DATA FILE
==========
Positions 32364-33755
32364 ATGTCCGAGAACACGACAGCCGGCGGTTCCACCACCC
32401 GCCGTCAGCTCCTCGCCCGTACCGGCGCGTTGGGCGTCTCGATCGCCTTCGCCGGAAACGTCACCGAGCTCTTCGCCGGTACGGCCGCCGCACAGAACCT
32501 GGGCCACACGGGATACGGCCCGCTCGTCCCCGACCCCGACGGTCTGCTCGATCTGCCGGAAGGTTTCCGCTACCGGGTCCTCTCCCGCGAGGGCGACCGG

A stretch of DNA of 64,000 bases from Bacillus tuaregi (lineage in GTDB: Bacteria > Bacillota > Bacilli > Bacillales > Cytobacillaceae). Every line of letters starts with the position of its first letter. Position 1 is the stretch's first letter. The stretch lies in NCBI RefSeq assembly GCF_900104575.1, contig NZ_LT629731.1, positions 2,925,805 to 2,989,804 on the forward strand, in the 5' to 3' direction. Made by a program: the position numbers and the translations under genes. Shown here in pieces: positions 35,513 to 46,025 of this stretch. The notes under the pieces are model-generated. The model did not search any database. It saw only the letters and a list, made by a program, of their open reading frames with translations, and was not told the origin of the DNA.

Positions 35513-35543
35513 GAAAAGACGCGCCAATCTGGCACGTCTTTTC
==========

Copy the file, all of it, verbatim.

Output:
Positions 32364-33755
32364 ATGTCCGAGAACACGACAGCCGGCGGTTCCACCACCC
32401 GCCGTCAGCTCCTCGCCCGTACCGGCGCGTTGGGCGTCTCGATCGCCTTCGCCGGAAACGTCACCGAGCTCTTCGCCGGTACGGCCGCCGCACAGAACCT
32501 GGGCCACACGGGATACGGCCCGCTCGTCCCCGACCCCGACGGTCTGCTCGATCTGCCGGAAGGTTTCCGCTACCGGGTCCTCTCCCGCGAGGGCGACCGG

A stretch of DNA of 64,000 bases from Bacillus tuaregi (lineage in GTDB: Bacteria > Bacillota > Bacilli > Bacillales > Cytobacillaceae). Every line of letters starts with the position of its first letter. Position 1 is the stretch's first letter. The stretch lies in NCBI RefSeq assembly GCF_900104575.1, contig NZ_LT629731.1, positions 2,925,805 to 2,989,804 on the forward strand, in the 5' to 3' direction. Made by a program: the position numbers and the translations under genes. Shown here in pieces: positions 35,513 to 46,025 of this stretch. The notes under the pieces are model-generated. The model did not search any database. It saw only the letters and a list, made by a program, of their open reading frames with translations, and was not told the origin of the DNA.

Positions 35513-35543
35513 GAAAAGACGCGCCAATCTGGCACGTCTTTTC